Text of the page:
The sensitivity range has risen to a “Nikon D90 beating” (only slightly) 50-25,600 ISO. Now if the low light, high ISO image quality has improved over the already excellent 5D, I will most certainly be getting my hands on one of these ready for next years wedding season.
Canon EOS 5D Mark II – Digic 4 Processor
With a hop, step and a jump, the EOS Mark II jumps from a Digic II processor on the EOS 5D to a Digic IV processor on the EOS 5D Mark II. Much of this power, combined with 14-bit analogue to digital conversion, goes towards the new HD movie shooting as well as long uninterrupted continuous bursts of large JPEGs, near-instant start-up times and immediate and fast review after shooting.
The Digic 4 processor also assists in noise reduction to compliment the already excellent CMOS sensor. I am looking forward to seeing some low light, high ISO results from this camera!
Canon EOS 5D Mark II – 1920 x 1080 HD video capture
As I have said before, love it or hate it, video within consumer (for now) DSLR’s is here to stay. Being a fan of video myself, I can already think of a multitude of applications that this will come in handy for in my personal life as well as my professional one…it’s all good!
Once filming is started from the camera’s Live View mode, photographers can fire off either single or continuous stills, with video capture continuing after the final frame is captured…what will they think of next?
Canon EOS 5D Mark II – Canon EOS Integrated Cleaning System
The new integrated cleaning system for the sensor in the EOS 5D Mark II works in three different ways;
- Reduce – Firstly, the internal camera mechanisms are designed to minimise dust generation. The newly redesigned body cap prevents dust generation through wear on the cap itself.
- Repel – Canon’s anti-static technologies, including a special fluorine coating, are adhered to the low-pass filter which covers the front of the sensor so as not to attract dust.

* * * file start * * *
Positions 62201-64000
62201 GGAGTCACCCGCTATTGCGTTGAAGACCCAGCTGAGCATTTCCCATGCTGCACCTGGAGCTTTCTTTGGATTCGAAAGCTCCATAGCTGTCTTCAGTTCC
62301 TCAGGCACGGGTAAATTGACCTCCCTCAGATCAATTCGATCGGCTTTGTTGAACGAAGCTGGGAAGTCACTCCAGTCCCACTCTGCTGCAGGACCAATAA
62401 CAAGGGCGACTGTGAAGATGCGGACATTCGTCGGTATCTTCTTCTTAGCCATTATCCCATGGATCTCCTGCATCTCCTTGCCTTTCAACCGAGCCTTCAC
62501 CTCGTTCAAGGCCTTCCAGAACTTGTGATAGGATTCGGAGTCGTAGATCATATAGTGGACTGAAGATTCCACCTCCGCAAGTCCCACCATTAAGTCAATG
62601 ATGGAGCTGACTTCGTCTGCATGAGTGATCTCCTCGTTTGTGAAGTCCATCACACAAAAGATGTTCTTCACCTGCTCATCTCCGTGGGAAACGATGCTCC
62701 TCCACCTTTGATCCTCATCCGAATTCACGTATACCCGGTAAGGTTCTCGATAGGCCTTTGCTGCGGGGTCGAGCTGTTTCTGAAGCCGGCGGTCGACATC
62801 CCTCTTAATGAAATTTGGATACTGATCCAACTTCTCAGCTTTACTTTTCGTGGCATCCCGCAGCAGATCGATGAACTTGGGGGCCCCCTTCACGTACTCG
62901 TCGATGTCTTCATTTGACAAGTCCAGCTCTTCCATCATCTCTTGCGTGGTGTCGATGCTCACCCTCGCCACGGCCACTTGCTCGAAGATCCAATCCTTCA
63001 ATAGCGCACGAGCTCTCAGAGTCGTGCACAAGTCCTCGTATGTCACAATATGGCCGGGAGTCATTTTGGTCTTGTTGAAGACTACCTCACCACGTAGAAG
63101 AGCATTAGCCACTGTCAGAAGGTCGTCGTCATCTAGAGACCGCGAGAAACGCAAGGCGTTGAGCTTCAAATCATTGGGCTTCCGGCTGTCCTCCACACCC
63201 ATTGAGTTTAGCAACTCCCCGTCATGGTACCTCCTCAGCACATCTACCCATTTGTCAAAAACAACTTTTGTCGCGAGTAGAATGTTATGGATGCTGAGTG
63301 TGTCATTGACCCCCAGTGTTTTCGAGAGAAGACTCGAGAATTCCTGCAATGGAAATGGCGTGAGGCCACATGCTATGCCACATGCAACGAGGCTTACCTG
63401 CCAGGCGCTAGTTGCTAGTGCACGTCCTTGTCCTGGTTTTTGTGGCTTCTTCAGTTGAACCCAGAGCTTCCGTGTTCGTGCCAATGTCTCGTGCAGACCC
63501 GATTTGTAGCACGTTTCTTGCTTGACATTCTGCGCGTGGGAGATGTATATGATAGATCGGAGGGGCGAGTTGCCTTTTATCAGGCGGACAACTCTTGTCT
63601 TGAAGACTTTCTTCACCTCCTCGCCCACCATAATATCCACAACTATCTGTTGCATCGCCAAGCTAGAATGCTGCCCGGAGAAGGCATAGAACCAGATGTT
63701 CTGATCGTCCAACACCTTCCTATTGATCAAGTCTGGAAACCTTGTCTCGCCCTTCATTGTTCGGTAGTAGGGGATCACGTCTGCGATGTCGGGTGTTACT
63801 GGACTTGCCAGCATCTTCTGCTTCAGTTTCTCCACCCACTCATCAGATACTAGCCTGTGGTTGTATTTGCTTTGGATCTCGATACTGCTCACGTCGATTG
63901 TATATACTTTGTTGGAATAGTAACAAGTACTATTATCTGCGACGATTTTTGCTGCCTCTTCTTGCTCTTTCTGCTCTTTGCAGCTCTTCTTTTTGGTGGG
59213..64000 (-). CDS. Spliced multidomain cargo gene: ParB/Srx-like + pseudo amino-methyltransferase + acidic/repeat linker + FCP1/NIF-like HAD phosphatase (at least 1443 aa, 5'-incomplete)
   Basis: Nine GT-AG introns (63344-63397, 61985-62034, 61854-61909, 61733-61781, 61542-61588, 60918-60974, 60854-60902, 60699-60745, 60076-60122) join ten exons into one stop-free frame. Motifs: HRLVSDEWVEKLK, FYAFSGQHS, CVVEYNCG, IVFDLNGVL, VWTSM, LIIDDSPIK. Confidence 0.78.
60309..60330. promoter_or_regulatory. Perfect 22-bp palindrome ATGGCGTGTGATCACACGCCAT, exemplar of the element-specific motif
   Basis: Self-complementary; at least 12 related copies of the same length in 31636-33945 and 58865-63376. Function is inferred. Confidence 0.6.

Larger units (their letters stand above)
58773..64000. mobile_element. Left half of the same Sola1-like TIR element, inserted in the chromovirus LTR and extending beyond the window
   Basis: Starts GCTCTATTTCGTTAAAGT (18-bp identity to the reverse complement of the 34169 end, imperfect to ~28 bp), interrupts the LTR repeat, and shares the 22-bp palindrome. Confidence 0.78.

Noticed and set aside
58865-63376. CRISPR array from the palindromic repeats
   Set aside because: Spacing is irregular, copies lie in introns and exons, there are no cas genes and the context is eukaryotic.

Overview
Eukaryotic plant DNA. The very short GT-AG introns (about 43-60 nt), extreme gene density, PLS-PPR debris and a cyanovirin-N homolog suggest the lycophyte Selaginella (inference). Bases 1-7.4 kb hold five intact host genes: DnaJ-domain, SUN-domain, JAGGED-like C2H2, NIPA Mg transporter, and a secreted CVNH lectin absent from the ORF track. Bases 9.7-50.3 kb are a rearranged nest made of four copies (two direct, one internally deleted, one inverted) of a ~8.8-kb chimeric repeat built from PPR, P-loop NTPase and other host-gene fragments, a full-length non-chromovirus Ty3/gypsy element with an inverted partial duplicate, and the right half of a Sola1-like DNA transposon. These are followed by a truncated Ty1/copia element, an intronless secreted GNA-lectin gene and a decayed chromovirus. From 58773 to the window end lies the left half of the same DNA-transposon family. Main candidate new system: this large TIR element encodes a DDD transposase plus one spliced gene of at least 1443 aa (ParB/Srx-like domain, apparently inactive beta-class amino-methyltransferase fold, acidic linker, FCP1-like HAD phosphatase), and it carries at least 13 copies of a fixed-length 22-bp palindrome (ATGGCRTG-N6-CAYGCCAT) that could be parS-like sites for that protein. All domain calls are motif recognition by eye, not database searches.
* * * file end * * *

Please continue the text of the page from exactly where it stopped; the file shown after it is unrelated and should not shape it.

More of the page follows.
- Remove – Hi frequency vibrations are used on the Self-Cleaning Sensor Unit to shake dust from the infrared filter for a period of about one second after each start up. For instant shooting after power up, this feature is disabled immediately once the shutter release is depressed.
Canon EOS 5D Mark II – Two Small RAW Formats
For photographers seeking the flexibility and creative possibilities of shooting RAW format images, without the large file size of the 21.2 megapixel sensor, the Canon EOS 5D Mark II Digital SLR camera offers two more manageable file size options with sRAW1 and sRAW2 recording formats.
At the sRAW1 setting, resolution is 10.0-megapixels with a file size that is approximately 25 percent smaller than a standard 21.1-megapixel RAW image. With the sRAW2 setting, resolution is 5.2 megapixels at less than half the file size of a standard RAW image, retaining all of the flexibility and creative possibilities associated with full-size, conventional RAW images.
Wedding and portrait photographers, in particular, will appreciate the options of variable resolution and file size which allow them to fine-tune the 5D Mark II’s operation for their specific needs…great stuff Canon!
Canon EOS 5D Mark II – Direct Print Button
It is still there although now it incorporates the live view function so it now has a purpose!
Canon EOS 5D Mark II – My Conclusion
So without going into huge detail (which you can find elsewhere on the web), and to stick my head on the block, I think this camera is going to outsell anything else released in 2008 and maybe even 2009.
Canon held back the release of this upgrade possibly to see what Nikon came up with and then surpassed it. The functionality and potential image quality of this camera are impressive and one wonders how far it can go.
The resolution on the EOS 5D Mark II is suitable for professional stock libraries, glossy magazines, billboard advertising and pretty much any other form of photography.
So my prediction for the next generation will include the continuation and improvement of dynamic range, low light and high ISO performance over a higher pixel count.
Plus possibly improving the video capabilities to include animation (stop motion), varying resolutions and recording/sound modes whilst creating more peripherals such as “hot shoe microphones”, on camera lighting and maybe even a new form of solid state media?
The merging of photo/video is upon us and is something I for one will enjoy as I have always been a fan of anything “audio-visual”. I am going to hold off buying the EOS 5D Mark II until the start of next years wedding season but when I do get my hands on one I will be sure to add a full on user review to All Things Photography.
The EOS 5D MkII was released at a price of £2300 for the body only, or £3050 in a kit including an EF 24-105mm f/4.0L IS USM zoom lens.